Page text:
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Thunderstorm Index

Emergency Information

Thunderstorms can bring heavy rains (which can cause flash flooding), strong winds, hail, lightning and tornadoes. In a severe thunderstorm get inside a sturdy building and stay tuned to a battery-operated radio for weather information. Severe thunderstorms can strike at any time of the day or night. The heaviest volume of severe thunderstorms occurs from April through September.

Lightning is a major threat during a thunderstorm. In the United States, between 75 to 100 Americans are hit and killed each year by lightning. If you are caught outdoors, avoid natural lightning rods such as tall, isolated trees in an open area or the top of a hill and metal objects such as wire fences, golf clubs and metal tools. If you are swimming, get out of the water and seek shelter. If boating, return to shore. Inside your home; keep away from windows and doors, avoid use the telephone unless there's an emergency and don't use electrical appliances.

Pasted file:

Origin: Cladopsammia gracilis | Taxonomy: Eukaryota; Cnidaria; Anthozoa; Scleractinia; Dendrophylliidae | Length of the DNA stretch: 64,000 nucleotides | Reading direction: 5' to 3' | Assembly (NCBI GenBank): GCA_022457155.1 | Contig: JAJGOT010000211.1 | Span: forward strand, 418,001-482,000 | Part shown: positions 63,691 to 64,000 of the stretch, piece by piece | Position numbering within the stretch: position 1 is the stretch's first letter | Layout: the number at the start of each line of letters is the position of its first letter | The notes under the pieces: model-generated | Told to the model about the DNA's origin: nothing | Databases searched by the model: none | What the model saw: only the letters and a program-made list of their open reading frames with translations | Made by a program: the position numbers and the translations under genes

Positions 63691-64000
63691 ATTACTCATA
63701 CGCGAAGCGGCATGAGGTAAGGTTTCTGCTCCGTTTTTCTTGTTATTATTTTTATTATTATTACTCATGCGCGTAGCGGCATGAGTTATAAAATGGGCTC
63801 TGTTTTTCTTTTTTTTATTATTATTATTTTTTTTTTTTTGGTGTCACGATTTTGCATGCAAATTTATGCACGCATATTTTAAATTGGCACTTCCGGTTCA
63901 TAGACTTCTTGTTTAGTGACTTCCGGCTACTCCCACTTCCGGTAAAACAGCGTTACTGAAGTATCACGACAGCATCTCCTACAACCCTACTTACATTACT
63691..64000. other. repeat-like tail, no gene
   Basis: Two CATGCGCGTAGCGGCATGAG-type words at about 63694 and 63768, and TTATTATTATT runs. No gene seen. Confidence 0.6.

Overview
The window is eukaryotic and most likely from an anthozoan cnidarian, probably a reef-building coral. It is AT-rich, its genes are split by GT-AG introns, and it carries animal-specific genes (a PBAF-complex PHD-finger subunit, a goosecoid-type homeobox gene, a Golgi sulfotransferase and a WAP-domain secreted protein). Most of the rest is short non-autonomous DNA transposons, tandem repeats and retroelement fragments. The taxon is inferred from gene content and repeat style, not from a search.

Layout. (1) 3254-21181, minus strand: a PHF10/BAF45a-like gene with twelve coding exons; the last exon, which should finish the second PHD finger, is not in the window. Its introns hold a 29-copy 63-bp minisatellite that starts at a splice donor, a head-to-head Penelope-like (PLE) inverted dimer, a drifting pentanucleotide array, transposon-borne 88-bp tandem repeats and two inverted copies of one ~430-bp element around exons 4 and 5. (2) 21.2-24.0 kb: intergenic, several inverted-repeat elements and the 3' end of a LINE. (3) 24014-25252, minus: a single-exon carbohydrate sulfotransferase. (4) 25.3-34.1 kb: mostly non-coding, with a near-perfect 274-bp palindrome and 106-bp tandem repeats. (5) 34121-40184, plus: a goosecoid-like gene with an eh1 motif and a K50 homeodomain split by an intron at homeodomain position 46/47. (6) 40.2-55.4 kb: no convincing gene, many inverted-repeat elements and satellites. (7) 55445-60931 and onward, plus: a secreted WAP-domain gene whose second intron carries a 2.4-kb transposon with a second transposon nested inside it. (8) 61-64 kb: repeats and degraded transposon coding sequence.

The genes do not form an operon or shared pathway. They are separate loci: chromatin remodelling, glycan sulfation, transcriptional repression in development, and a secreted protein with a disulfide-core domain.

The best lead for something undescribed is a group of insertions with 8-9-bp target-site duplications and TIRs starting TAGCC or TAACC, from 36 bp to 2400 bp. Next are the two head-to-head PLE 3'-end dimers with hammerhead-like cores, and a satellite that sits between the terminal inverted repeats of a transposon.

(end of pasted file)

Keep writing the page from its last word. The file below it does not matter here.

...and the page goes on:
If you see wires on the ground, DON'T GO NEAR THEM! Downed wires may be "live" and extremely dangerous. If you see downed wires, call your local electrical provider.

It is a myth that lightning never strikes twice in the same place. In fact, lightning will strike several times in the same place in the course of one discharge.

Danger Zones

While thunderstorms and lightning can be found throughout the United States, they are most likely to occur in the central and southern states.

What is a thunderstorm?

A thunderstorm is formed from a combination of moisture, rapidly rising warm air and a force capable of lifting air such as a warm and cold front, a sea breeze or a mountain. All thunderstorms contain lightning. Thunderstorms may occur singly, in clusters or in lines. Thus, it is possible for several thunderstorms to affect one location in the course of a few hours. Some of the most severe weather occurs when a single thunderstorm affects one location for an extended time.

What is lightning?

Lightning is an electrical discharge that results from the buildup of positive and negative charges within a thunderstorm. When the buildup becomes strong enough, lightning appears as a "bolt." This flash of light usually occurs within the clouds or between the clouds and the ground. A bolt of lightning reaches a temperature approaching 50,000 degrees Fahrenheit in a split second. The rapid heating and cooling of air near the lightning causes thunder.